Motivated and beating the odds . . . Intelligent but under-resourced . . . This is what comes to my mind as I gaze at each of my 60 8th graders. They’re catty and rude, hilarious and witty, and I couldn’t imagine teaching English and Social Studies to any other age group! We spend all-too-much time together, fighting off the ruckus of a 640-student middle school building, reading pages of Edgar Allen Poe and Walter Dean Myers to stave off our own frustrations.
In keeping with frustrations, this “song” litters my ears weekly – “Can I print? I don’t have a printer at home. My mom won’t get our printer fixed. Can I come early tomorrow and print, pleeeeeaaaaase!” My students are eager to get their work done, and I can only respond, “There’s no ink, kids. Go to the public library if you need to print! Plan ahead and e-mail your work to a friend and let them print it for you.” I try to keep the excuses and half-hearted suggestions coming – I don’t want to overuse any. Yet routinely, one project after another remains handwritten, and one student after another turns in a loose-leaf page with the same dejected sigh, “Well, at least I did it.”
No matter the odds for my students, I want them to leave my class feeling as if they’ve conquered the world! As if they can achieve anything they’ve ever dreamed of. Part of that effort hinges upon my ability to treat them like young adults, and give them the resources to showcase their unique linguistic abilities. In this case, we’ve got a computer filled with students’ “voices,” and a printer that needs the LIFE of some ink. Every month, my students work to publish a new magazine of their writing. We’ve done two so far – college application essays for September, and independent writing projects for October – but they’re still “stuck on the computer,” needing printing in order for us to bind them and celebrate our publication. Moreover, there are future magazines in the works – November has a short story focus, and December, a literary criticism focus. Students often get excited and cry, “Yay, I’m getting published!” but haven’t yet seen the fruit of that labor.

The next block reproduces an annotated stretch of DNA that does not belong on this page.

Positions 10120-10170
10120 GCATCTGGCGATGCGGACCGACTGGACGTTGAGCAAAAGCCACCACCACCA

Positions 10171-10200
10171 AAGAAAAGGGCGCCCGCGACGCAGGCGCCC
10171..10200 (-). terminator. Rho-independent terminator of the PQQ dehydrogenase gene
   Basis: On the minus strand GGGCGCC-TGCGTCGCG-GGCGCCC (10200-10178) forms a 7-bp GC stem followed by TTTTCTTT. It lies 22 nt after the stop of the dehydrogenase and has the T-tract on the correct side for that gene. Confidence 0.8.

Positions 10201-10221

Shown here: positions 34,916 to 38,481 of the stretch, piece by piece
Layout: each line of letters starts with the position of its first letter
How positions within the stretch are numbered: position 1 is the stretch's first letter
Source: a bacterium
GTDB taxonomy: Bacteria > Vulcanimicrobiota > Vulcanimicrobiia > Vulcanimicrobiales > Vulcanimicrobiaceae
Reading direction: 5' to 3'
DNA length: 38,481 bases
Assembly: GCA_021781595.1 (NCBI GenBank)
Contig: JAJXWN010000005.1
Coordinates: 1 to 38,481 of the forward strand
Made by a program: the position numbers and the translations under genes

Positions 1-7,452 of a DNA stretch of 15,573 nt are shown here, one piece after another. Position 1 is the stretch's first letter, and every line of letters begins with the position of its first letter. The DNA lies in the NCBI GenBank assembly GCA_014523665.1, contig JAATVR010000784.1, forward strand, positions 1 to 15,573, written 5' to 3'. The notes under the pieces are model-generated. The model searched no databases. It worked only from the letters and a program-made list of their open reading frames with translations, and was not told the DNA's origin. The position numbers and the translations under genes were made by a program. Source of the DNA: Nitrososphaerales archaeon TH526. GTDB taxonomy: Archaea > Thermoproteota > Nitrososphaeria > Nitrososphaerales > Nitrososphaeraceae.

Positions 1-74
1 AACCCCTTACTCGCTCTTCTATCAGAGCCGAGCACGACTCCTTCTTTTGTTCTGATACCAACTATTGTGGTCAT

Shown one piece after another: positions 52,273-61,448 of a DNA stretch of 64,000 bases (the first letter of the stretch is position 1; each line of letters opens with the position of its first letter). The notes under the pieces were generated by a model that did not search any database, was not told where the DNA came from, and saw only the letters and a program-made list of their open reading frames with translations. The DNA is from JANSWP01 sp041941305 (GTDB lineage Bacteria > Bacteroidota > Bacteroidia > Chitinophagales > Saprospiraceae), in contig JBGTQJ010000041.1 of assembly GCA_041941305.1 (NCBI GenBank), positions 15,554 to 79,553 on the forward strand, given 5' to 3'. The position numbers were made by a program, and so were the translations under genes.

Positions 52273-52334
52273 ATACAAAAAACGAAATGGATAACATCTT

We just need you to lend us a hand – to help us realize our potential, and validate our voices – with ink cartridges for our printer. Your help will ensure that my students express themselves not just behind closed classroom doors, but school and community-wide in PRINT.
|HP 17 Tricolor Inkjet Cartridge Model C6625A • Office Depot Inc.||$33.64||5||$168.20|
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